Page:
A recent teaching editorial by Bacharach (3) also published in JNC discusses the inevitability of artifacts generated in rotational SPECT cardiac images resulting from “inconsistencies in the sequentially acquired image data” resulting in turn from the propensity for patient movement, including coughing, creep, as well as data discrepancies resulting from stress induced physiologic changes in cardiac volume over time. This would include, for instance, the phenomenon termed transient ischemic dilation (TID). Available information clearly points to the mathematics of SPECT image reconstruction as being intrinsically prone to generate false positive findings in the presence of such inconsistencies. The frequency of such artifacts is obviously the engine that drives the unacceptably high false positive rate of rotational SPECT MPI. Efforts to train clinicians to“read around” such artifacts have not produced acceptable results.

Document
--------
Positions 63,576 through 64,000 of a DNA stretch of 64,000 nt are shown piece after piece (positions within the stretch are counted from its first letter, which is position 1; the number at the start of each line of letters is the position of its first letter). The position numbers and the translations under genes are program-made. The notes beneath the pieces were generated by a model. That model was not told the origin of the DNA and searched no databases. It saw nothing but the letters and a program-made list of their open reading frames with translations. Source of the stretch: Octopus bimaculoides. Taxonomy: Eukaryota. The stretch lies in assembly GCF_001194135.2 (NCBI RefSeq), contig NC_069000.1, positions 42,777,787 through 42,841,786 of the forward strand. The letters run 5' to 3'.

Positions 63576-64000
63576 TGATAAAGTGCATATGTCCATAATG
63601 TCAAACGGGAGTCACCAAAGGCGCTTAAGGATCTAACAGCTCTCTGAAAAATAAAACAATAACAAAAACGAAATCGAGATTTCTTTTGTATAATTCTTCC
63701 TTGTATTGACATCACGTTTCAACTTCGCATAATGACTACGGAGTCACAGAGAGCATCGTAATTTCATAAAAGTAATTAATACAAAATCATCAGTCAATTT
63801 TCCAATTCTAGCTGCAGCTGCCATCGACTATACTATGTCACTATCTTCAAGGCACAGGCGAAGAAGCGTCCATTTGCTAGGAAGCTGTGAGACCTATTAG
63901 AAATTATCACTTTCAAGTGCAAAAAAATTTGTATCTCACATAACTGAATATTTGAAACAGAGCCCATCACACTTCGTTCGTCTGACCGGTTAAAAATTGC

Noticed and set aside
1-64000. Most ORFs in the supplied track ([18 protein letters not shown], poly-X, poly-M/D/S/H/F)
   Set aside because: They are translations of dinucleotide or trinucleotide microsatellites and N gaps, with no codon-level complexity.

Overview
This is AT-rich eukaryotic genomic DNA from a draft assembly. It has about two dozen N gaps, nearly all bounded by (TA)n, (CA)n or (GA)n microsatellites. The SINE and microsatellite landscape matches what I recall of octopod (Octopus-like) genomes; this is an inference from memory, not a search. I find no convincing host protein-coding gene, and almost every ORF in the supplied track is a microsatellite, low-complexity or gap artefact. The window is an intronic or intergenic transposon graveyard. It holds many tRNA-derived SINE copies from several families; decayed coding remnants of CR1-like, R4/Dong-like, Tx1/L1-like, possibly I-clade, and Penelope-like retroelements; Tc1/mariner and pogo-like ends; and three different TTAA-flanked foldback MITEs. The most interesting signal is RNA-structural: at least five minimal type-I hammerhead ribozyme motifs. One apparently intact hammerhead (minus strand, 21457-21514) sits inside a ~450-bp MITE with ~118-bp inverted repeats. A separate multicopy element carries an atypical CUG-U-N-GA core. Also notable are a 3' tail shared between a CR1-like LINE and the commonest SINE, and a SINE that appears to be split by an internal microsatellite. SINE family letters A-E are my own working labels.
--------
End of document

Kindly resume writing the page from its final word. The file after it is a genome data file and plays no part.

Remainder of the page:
Also appearing recently in JNC (4) is the description of two multi-pinhole SPECT devices that acquire MPI without movement of either the detector or the collimator. One of these devices (the Discovery NM 530c, GE Healthcare, Milwaukee, WI) has been commercially available since 2008 and published reports demonstrate “improved clarity” in the clinical images generated by this system but diagnostic accuracy is only stated to be “equivalent” to that of rotational SPECT MPI. Unfortunately, the Discovery NM 530c system utilizes expensive solid-state CZT detectors which exhibit spectral energy distortion characteristics that are very different from those of NaI(Tl) gamma detectors. The pixelated surface of the CZT detector results in partial absorption of the primary gammas which interact along the edges of each pixel resulting in energy downshifting. This creates ambiguity between photons undergoing Compton scatter and partially absorbed primary or unscattered photons. This has prevented the Discovery NM 530c device from providing adequate Compton scatter correction and, therefore, “simultaneous imaging of Tc-99m and Tl-201" has not been achieved using the GE Discovery NM 530c device. When simultaneous Tc(rest)/Tl(stress) SPECT MPI is accomplished using NaI(Tl) detectors, significant improvement in the imaging efficiency and diagnostic accuracy and clarity of MPI has been demonstrated by the MP-SPECT device also described in (4).